Umty-Iddy-Umty: The Story of a Canadian Signaller in the First World War


59 pages
Contains Illustrations
ISBN 0-919822-47-9





Reviewed by Thomas S. Abler

Thomas S. Abler is an associate professor of anthropology at the University of Waterloo and the author of A Canadian Indian Bibliography, 1960-1970.


A personal view of the latter portion of the Great War is provided in the reminiscences of William Ogilvie, who served as a signaller in the Canadian artillery while still in his teens. It is a brief account, covering enlistment, training, combat, discharge, and return home. If lacking in detail or even coverage of the events he witnessed, it presents those aspects of the experience which have etched themselves in the memory of an old soldier. It makes interesting and good reading.

Ogilvie lived in Lakefield, near Peterborough, Ontario, when he enlisted in the spring of 1916. Initially a driver in the artillery, he switched to signals to escape the fatigue duties faced by most soldiers in the horse-drawn artillery. He learned Morse Code (which was called umty-iddy-umty, giving the book its title) and to use flags for signalling. In Halifax in December 1916, he sailed from there to England on the Mauretania. In England he faced more training, but he also provided his Aunt Carrie with a visiting Canadian soldier for social occasions. Finally in France in the summer of 1917, he was distressed to find himself not in signals but a driver in the ammunition column, taking shells up to guns at the front, at Zonnebeke in Flanders. Obtaining a transfer to a signals section of a howitzer battery, he was soon at Passchendale Ridge repairing lines in the dark under fire. Christmas 1917 was spent in a forward gun position. Other names appear — Amiens, Arras, Canal du Nord (where he finally used his wig-wag flags). He was finishing a meal of potatoes cooked in bacon grease on November 11, 1918, when he heard the war was over. However, outside Mons, he caught the flu, nearly dying as a result.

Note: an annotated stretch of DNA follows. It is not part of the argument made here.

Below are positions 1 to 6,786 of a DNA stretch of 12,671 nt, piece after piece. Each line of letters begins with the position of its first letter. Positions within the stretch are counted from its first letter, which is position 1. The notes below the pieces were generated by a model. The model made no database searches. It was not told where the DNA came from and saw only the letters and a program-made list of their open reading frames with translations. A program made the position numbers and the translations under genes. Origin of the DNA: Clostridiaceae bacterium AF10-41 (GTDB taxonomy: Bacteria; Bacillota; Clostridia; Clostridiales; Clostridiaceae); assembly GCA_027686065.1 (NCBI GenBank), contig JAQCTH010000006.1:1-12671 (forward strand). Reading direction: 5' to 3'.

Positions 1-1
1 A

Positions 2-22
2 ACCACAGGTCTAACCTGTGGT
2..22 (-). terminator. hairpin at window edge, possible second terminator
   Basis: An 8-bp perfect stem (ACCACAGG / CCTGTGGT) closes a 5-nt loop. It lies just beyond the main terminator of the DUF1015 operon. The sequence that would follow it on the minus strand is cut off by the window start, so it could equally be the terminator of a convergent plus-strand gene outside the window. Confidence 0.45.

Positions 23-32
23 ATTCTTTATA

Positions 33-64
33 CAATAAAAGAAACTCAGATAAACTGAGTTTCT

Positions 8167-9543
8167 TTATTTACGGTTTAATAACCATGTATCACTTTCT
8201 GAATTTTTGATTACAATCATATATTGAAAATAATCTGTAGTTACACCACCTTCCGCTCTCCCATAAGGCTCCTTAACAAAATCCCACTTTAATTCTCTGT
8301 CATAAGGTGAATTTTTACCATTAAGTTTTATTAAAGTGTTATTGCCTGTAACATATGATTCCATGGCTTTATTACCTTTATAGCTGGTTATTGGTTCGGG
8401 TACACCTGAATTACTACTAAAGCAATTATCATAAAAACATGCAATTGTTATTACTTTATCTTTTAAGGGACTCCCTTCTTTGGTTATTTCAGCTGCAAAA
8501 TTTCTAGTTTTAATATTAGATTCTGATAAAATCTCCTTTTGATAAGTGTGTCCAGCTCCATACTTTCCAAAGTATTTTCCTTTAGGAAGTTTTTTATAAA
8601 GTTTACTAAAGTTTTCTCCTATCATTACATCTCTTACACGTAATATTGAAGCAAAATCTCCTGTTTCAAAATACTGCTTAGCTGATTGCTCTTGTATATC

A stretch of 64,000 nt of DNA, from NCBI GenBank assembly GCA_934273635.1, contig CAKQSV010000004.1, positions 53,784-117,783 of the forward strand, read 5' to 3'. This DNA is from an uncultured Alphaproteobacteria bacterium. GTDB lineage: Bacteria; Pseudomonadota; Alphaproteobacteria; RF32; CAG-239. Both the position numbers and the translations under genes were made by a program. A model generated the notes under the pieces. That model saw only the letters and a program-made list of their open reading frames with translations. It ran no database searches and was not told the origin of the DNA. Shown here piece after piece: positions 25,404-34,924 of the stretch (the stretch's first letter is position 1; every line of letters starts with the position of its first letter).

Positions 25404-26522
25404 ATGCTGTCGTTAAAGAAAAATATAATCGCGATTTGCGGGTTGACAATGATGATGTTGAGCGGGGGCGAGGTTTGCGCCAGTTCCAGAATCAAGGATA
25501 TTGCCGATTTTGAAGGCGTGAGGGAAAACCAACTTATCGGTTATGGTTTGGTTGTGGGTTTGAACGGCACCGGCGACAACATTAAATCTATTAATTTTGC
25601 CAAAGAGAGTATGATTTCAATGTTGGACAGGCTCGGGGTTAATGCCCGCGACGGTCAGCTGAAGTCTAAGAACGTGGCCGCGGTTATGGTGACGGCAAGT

This account, being if anything most understated, gives a view of the destruction and horror of the western front in World War I. The story has the dead and wounded, but it is more vividly a portrayal of the rain, the mud, the debris, and the lice. Ogilvie lost an ammunition mule he was driving as it slipped to its death, drowning in the mud and water in the bottom of a gigantic shell crater. Ogilvie’s words, complemented by photographs from both archival sources and Ogilvie’s own camera, give the reader a graphic impression of what it was like to be a soldier in those now distant times and that horrible war.


Ogilvie, William G., “Umty-Iddy-Umty: The Story of a Canadian Signaller in the First World War,” Canadian Book Review Annual Online, accessed July 20, 2024,